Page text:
When used for the purchase of special purpose machinery a User Requirement Specification (URS) is a technical reference document specially prepared for purchase of capital equipment within the manufacturing sector. The specification is used to provide a list of requirements for new equipment and can also outline any associated commercial requirements within the scope of supply. The User Requirements Specification highlights the needs of the end user as well as any regulatory requirements that surround the particular environment or industry.
The URS document is passed on to the machinery supplier as a baseline for quoting against and can form the basis of a Functional Requirements Specification during the design stage.
A poorly written URS can result in miscommunication between the end user and the potential supplier/vendor, which in turn can lead to time wasted rewriting documentation or in a worst case scenario producing the equipment not suitable for the process.
Following are some simple Do’s and Don’ts:
Discuss the issues/requirements with all personnel involved. Who’s going to use the equipment? Who’s going to maintain the equipment? Who’s going to be responsible for the product? Each of person and department will have an interest in how the equipment is operated. Their needs should be included in the URS.
If validation of the equipment is required establish a validation plan NOW. The time to plan for validation is at the beginning when you’re writing the URS, rather than at the end when the equipment hits the floor. If you wait until installation, you’re putting the cart before the horse. This can lead to a compromised plan or the need to retest or revalidate equipment.
Include a good overview. This section should describe the machine and what it’s supposed to do. It should also include background information, such as similar machines, the processes currently being used and the working environment.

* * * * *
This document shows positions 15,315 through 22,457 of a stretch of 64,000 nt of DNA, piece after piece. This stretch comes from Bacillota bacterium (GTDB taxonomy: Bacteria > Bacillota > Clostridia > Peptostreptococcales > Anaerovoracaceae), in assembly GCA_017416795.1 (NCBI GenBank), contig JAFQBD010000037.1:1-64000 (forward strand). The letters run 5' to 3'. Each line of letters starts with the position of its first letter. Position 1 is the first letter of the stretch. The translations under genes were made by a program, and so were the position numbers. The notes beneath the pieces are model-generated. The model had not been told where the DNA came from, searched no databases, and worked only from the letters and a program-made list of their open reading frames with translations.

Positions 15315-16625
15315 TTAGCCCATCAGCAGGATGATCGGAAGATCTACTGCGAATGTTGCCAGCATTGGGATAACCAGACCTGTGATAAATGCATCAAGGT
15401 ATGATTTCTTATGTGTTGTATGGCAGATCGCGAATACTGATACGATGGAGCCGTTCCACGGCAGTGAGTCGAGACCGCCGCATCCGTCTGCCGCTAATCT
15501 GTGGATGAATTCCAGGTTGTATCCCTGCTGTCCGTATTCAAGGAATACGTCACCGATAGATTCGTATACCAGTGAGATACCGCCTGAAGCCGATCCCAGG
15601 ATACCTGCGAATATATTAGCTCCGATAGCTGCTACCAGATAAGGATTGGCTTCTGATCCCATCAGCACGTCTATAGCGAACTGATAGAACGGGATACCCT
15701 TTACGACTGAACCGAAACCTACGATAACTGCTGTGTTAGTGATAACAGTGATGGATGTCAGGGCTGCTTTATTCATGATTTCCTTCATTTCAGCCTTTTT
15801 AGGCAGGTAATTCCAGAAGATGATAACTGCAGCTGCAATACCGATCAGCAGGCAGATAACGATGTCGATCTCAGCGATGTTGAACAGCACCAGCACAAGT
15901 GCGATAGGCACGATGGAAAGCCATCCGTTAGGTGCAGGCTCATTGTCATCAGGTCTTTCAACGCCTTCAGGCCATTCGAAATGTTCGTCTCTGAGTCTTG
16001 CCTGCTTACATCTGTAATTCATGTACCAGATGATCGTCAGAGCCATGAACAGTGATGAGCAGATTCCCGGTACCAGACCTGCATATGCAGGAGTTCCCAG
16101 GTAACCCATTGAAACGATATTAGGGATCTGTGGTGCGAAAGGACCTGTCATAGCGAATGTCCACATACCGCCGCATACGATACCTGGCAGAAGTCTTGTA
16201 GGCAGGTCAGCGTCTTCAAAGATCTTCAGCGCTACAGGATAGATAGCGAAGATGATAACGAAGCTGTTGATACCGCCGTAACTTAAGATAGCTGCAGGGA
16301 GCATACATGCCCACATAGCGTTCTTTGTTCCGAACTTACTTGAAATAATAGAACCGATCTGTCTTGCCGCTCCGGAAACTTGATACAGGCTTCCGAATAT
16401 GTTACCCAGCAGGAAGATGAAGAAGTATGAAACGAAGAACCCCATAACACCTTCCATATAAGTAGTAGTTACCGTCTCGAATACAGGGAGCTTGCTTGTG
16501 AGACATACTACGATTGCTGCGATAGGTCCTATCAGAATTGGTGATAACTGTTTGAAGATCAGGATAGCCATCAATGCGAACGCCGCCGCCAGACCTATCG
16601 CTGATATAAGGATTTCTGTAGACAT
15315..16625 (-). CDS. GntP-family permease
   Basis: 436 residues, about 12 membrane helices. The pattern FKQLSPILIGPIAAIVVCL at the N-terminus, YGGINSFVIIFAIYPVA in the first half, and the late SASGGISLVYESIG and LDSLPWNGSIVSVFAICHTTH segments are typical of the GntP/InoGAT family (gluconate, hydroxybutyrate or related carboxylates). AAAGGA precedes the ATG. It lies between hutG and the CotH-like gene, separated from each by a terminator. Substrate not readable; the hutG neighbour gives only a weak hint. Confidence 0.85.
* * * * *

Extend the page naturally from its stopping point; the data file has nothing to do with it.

Include supporting documentation. If a standard or other specification are referred to such as a company electrical specification or contractors’ manual, it should be included as an attachment.
Don’t use time-based metrics. Today, performance metrics are almost always written as a time-dependent measurement. For example, “100 components/assemblies per minute.” This approach is too vague and does not take into account product yield and quality.
Don’t cover functional requirement specifications (FRS) in the URS. The overall intention of the URS is to describe what the equipment is supposed to do. How it performs is not a function of the URS.
Don’t place multiple requirements in a single section. This makes it hard to test and validate each independent requirement. Each requirement should be numbered and stand on its own.
Don’t duplicate requirements in multiple sections. You don’t want the same requirements repeated in five different sections of the document. This causes unnecessary work. Rather, collect the requirements in a general section and test them once.
Writing equipment specifications is a critical but often overlooked facet of every assembly project and manufacturing process. Equipment specifications are a prelude to issuing RFQs and, with appropriate revisions, become part of the actual purchase order for the equipment.